Nov 4, 2014
Thank you for a fabulous season!
It's been wonderful to have your support this year. BOCA loves you! We'll be in touch!
A few roots
Frog's Leap Persimmons and Pom's
PYO Herbs..and more!
Oct 28, 2014
Jorge has done an incredible job this season. His hard work, focus and sensitivity when handling our lil veggies contribute greatly to our success, and I wanted to acknowledge him for his efforts this season. Jorge grew up farming in Mexico, and it's obviously in his blood. When we work side by side, Jorge will complete about 3x the amount of work I can... within any timeframe. I greatly appreciate his hard work.
a few tomatoes and peppers
root veggies: beets and turnips
a few squash
FROG'S LEAP Persimmons
Oct 21, 2014
As the farm winds down and heads back into its quieter dormant state, I wanted to remind each of you of the bounty of this season, and the glory of the swing of the 18 weeks we've been together at the farm.
Dear BOCA shareholders:
I think you will find "The Carbon Underground" website fascinating. To visit, please click on the link below. I found it highly educational.
It discusses how regenerative farming practices can help reverse climate change (and bring a whole host of other benefits too) while industrial agricultural practices have the opposite effect.
Here is one quote from the site:
"But if stabilizing our climate and improving our health weren’t reasons enough to farm in a regenerative manner, let’s add greater food security and reduced water needs. Healthy soil is not simply a carbon sink, it’s a water sponge. Therefore it keeps soil moist, even in times of droughts. So we can produce more food, with less water, during the droughts which seem to be occurring more often and with greater severity."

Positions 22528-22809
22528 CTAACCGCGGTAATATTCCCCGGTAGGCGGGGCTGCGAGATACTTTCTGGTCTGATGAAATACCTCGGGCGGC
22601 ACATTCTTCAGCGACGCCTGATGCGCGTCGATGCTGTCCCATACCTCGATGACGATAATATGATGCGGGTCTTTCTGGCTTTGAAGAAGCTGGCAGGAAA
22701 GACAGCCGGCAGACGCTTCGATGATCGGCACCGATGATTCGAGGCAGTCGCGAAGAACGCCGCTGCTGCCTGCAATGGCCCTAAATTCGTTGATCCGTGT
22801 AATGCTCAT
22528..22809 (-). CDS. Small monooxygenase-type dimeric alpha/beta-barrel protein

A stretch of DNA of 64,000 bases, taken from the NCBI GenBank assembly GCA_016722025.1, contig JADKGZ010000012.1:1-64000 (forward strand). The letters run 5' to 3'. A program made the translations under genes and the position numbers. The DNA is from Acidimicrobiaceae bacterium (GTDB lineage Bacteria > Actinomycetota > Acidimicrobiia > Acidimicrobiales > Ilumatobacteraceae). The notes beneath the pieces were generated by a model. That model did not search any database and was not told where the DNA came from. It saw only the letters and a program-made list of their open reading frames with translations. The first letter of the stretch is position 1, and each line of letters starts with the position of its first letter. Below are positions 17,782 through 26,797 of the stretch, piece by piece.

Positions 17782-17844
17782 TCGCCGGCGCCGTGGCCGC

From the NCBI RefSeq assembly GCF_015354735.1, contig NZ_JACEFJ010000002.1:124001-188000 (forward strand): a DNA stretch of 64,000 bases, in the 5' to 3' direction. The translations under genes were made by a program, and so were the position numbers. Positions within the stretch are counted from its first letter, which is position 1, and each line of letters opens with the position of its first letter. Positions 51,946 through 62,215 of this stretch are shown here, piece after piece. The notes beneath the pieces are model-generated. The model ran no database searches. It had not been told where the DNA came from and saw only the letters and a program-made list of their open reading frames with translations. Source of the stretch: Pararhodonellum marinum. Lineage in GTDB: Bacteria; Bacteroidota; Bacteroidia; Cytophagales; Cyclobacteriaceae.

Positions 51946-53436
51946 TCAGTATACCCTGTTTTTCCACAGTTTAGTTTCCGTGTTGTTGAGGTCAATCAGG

I did not appreciate fully the huge role that agricultural practices have in climate change before visiting The Carbon Underground site and also reading this essay from Organic Bytes
Hope you all find these enlightening too.
Oct 14, 2014
Future Farmers in action? Maybe/probably not! But hopefully the experience and satisfaction of harvesting food in the sunshine, of the open space and colors and smells, the delicious flavors from the field, will stick with these kids for years to come.
MORE MINI GOURDS!
Late Season Tomatoes!
Oct 7, 2014
We're in that sweet moment of chilly mornings and scorching afternoons.
Notice how our fruits (tomatoes, especially) are more concentrated and flavorful at this time of year! Their skins are becoming more thin, so it's a PERFECT time to make sauce.
Here is a photo from pre sunrise this morning:
Butternut and Spaghetti Squash
Sugar Pie Pumpkins!
Pick your own HERBS!
Sep 30, 2014
It's wild that we're 3/4 through our season. With this recent wild rain and hail, the farm has really transformed into a fall landscape. See below...
Below is a report about the essentiality of small-scale farming, thanks to BOCA member Beth Mattei.
As reported by N. Meyer at HealthWorks and other news outlets in Dec. 2013:
U.N. Report Says Small-Scale Organic Farming Only Way to Feed the World
Quoting from the article: "Even as the United States government continues to push for the use of more chemically-intensive and corporate-dominated farming methods such as GMOs and monoculture-based crops, the United Nations is once against sounding the alarm about the urgent need to return to (and develop) a more sustainable, natural and organic system.
That was the key point of a new publication from the UN Commission on Trade and Development (UNCTAD) titled“Trade and Environment Review 2013: Wake Up Before It’s Too Late: Make Agriculture Truly Sustainable Now for Food Security and a Changing Climate,” which included contributions from more than 60 experts around the world."
Here is one key message of the report:
"The world needs a paradigm shift in agricultural development: from a "green revolution" to an "ecological intensification" approach:
This implies a rapid and significant shift from conventional, mono-culture-based and high-external-input-dependent industrial production towards mosaics of sustainable, regenerative production systems that also considerably improve the productivity of small-scale farmers. We need to see a move from a linear to a holistic approach in agricultural management, which recognizes that a farmer is not only a producer of agricultural goods, but also a manager of an agro-ecological system that provides quite a number of public goods and services (e.g. water, soil, landscape, energy, biodiversity, and recreation."
Here is a link to the article, which also includes links to the report and other resources: